It is hard to consider waiting as valuable and helpful. My family laughs at me because I never go anywhere that I might have to wait without taking a magazine or some reading material. I don’t want to waste my time!
Learning to wait for God can be difficult for us. It can be a spiritual practice, perhaps even a skill. It’s easy to lose patience, to wrestle with our doubts and theological questions about where God is and what God is trying to tell us. At times, we may feel like giving up on God. As Christmas nears, we read again the story of Mary, a young, unwed pregnant mother. She visits her cousin, Elizabeth, an older woman, also unexpectedly pregnant. These women have been surprised by God. Now they are waiting for the day of birth and the unfolding discovery of what their children will become. Mary sings a beautiful song, a song we have come to call the Magnificat (from Mary’s opening line: “My soul magnifies the Lord”). Mary talks of the promises of God that will be fulfilled. She names themes that will be expressed and lived out in Jesus’ ministry. I am always moved by her song. She speaks of hopes for our world and those who suffer much. Mary recalls God’s deep faithfulness to her people, a faithfulness that will find its fullest expression in the life and work of Jesus.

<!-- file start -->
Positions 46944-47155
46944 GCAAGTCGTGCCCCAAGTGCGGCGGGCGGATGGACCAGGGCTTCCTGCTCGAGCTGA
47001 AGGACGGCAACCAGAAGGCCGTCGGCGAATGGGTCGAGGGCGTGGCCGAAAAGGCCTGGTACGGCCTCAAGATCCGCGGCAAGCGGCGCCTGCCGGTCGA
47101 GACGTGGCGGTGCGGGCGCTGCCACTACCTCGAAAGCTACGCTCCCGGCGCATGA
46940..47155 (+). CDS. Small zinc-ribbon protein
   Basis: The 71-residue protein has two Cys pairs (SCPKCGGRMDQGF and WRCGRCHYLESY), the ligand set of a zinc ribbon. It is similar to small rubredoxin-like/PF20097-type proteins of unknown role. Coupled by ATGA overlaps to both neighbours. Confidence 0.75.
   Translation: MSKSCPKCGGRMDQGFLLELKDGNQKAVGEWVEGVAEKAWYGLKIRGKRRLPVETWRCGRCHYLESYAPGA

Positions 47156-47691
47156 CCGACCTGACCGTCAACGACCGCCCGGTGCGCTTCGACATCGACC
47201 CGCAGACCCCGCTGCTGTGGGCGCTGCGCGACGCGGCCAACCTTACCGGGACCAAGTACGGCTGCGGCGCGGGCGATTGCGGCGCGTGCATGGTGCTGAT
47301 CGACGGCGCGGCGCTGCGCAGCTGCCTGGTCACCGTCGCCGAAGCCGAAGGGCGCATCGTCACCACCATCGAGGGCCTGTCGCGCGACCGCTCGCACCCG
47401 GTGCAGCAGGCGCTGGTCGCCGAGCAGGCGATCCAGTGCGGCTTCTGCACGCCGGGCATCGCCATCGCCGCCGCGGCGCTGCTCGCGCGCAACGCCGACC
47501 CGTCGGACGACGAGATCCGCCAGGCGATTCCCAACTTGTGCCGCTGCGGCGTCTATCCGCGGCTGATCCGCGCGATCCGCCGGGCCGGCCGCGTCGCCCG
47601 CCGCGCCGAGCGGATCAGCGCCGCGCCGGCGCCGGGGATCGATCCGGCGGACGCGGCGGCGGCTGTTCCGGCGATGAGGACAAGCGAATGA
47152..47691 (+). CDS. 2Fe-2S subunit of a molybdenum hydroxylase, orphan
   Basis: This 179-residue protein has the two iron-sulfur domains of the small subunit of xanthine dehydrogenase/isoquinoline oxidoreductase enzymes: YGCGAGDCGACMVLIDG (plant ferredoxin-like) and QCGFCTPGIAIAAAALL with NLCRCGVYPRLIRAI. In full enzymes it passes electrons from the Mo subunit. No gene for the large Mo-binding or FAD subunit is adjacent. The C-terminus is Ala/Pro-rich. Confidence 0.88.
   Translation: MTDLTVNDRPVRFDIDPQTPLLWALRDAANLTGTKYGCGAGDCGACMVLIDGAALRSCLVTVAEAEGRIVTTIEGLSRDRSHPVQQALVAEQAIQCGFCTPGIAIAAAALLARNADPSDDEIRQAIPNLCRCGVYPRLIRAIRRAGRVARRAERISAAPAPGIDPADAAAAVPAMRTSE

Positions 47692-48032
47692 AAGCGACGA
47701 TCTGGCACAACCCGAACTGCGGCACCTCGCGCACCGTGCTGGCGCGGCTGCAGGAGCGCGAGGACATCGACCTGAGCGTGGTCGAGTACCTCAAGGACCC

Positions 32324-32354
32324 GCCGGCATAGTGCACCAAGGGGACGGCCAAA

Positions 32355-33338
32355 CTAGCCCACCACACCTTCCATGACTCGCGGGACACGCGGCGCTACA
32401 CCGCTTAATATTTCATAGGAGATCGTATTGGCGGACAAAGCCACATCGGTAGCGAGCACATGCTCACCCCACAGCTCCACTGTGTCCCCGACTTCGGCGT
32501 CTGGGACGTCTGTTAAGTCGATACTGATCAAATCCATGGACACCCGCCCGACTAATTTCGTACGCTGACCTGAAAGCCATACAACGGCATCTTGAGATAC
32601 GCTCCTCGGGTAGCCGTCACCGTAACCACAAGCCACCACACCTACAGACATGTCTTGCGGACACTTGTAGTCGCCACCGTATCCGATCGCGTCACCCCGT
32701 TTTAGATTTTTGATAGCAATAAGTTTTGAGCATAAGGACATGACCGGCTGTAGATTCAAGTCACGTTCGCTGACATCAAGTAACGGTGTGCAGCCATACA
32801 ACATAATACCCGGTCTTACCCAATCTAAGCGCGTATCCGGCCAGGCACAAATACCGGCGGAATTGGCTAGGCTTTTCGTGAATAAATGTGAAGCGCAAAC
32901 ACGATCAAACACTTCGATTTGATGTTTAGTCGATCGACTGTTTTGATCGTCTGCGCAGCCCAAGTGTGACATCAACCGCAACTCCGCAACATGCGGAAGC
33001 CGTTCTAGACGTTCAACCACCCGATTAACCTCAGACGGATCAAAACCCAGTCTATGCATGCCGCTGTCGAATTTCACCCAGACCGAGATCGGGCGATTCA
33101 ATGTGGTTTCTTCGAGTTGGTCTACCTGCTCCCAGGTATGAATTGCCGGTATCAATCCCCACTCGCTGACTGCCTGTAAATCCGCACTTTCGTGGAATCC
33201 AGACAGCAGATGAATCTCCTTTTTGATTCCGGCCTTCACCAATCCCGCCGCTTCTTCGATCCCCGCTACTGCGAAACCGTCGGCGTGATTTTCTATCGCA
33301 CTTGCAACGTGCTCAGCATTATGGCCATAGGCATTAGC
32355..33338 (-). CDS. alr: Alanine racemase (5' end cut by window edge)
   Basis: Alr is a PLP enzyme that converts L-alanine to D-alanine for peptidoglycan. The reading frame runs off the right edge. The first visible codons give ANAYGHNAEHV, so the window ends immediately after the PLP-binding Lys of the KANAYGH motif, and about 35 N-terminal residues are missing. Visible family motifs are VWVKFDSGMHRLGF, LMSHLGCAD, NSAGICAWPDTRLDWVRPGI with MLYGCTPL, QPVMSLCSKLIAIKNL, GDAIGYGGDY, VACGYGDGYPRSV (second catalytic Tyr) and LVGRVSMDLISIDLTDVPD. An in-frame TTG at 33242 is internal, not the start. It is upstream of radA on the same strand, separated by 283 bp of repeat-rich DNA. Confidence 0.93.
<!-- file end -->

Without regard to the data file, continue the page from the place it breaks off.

To name and trust the promises of God is a beautiful element of our Christmas season. What are you waiting and hoping for this Christmas? Have you offered that to God in prayer? Children often make “wish lists” for Christmas, but we can offer our prayers of hope to God and join together as we wait, expectantly, hopefully, living each day relying on what God alone can provide for us. God does come through. God’s faithfulness does endure. Mary and Elizabeth experienced this first hand and we can too. Sunday, come worship with us as we meet God, whose faithful love reaches into our world and our lives.